The 66 Books of the Bible in 37 Words

The 66 Books of Bible in 37 Words (Welcome to the Bible series) via

Dipping Our Toes Into Each Book of the Bible

To dive in and fully explain each book of the Bible would take, well, a book. Instead, we’re merely going to dip our toes into the 66 books of the Bible, not bathe in them.

I’ll give you a super-short summary of each book followed by a less-than-super-short summary.

But first, let’s consider the overarching message of the entire Bible.

Here’s what the Bible is about — its main message — in 37 words:

God created man so that we may glorify Him by knowing and enjoying Him forever. This was only made possible through the life, death, and resurrection of His Son Jesus Christ by the power of His Holy Spirit.

Stories versus Purpose

Everything within the pages of the Bible either points forward, backward, or at Jesus’ birth, death, and resurrection, which He endured in order to set us free from sin and make us alive to Him. Forever.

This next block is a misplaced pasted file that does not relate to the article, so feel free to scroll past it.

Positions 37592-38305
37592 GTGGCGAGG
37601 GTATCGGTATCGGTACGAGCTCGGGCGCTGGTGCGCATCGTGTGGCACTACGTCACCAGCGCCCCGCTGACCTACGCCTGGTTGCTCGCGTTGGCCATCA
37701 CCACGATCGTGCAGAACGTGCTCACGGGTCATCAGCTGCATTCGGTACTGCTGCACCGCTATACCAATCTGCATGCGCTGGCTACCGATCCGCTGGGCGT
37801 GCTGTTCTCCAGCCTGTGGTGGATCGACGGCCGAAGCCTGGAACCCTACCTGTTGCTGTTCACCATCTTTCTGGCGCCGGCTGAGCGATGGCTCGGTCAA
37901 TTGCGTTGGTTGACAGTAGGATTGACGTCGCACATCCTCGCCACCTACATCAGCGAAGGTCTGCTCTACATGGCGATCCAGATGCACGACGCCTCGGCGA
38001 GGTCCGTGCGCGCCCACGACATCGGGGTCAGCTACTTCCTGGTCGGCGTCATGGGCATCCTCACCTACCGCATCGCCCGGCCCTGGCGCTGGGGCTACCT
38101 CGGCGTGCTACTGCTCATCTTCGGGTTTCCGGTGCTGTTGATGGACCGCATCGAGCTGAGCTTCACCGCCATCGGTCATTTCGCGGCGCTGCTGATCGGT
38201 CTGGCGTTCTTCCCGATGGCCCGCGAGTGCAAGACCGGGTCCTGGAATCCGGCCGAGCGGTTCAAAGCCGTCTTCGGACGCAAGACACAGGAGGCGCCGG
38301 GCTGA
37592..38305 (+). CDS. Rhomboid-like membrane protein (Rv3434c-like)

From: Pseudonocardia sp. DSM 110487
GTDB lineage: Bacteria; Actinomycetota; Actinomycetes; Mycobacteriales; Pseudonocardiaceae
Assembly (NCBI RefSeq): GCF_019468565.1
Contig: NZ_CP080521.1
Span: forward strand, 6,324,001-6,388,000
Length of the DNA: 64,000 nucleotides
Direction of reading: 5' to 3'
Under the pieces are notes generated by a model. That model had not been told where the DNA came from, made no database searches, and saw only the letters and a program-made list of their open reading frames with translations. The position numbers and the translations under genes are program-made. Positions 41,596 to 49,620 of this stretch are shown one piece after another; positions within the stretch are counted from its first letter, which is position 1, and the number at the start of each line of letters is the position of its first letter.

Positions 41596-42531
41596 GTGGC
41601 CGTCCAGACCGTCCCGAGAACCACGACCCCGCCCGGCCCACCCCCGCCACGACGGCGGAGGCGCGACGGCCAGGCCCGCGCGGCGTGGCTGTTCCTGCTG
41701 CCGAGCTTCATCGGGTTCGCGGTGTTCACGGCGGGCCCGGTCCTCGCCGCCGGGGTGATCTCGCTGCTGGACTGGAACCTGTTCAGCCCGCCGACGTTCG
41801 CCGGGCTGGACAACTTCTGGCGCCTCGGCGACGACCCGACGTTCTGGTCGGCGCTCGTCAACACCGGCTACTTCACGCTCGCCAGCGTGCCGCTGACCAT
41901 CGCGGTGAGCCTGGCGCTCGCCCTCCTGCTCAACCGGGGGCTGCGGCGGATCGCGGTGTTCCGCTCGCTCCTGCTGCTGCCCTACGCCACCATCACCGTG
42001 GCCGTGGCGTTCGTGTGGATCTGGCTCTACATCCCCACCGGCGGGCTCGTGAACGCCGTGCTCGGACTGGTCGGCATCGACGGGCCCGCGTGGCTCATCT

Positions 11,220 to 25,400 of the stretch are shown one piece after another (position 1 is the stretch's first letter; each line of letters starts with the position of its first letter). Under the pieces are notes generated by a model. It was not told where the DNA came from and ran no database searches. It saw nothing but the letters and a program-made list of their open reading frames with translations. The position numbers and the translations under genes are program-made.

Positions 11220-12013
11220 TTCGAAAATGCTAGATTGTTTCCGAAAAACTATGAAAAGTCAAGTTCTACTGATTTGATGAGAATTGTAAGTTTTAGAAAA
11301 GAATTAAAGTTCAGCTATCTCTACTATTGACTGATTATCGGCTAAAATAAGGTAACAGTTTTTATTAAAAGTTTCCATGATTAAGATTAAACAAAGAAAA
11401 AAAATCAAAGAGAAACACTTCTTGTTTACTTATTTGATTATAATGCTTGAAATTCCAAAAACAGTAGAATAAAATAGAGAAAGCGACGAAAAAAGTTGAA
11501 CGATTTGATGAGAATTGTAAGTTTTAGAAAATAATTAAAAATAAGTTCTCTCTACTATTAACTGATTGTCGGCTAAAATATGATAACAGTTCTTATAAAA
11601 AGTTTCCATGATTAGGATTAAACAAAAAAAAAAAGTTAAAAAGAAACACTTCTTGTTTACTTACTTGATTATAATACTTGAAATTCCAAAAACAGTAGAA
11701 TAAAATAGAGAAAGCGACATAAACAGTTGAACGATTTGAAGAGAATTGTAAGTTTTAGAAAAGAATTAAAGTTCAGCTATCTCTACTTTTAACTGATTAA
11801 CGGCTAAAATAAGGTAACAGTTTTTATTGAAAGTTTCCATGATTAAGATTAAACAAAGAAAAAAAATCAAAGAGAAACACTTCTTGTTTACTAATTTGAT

As you read through the Bible, keep in mind that every book is another facet of this overarching story.

The purpose of each book is to serve as another part of God’s plan of salvation, in its own unique way.

For example, Genesis chronicles some of the most fascinating events in history – the creation of the world, a global flood, and a brother sold into slavery becoming second in command of the greatest nation on earth.

The stories are important and amazing, but Genesis’ purpose isn’t to tell the history of the world. That’s not what it’s about.

Genesis contains world history, but it’s not about world history.

Perhaps the following example will clarify.

The Proposal

When a man proposes to his beloved, no matter how he words his proposal, it’s about “Will you marry me?”

He may tell her about the first time he saw her, when he realized he loved her, and how she’s changed his life. These wonderful memories lead up to and support the purpose of his many words, but they aren’t the purpose.

He’s not just reminding her why and how much he loves her. He’s convincing her she ought to say, “YES, I’ll marry you!”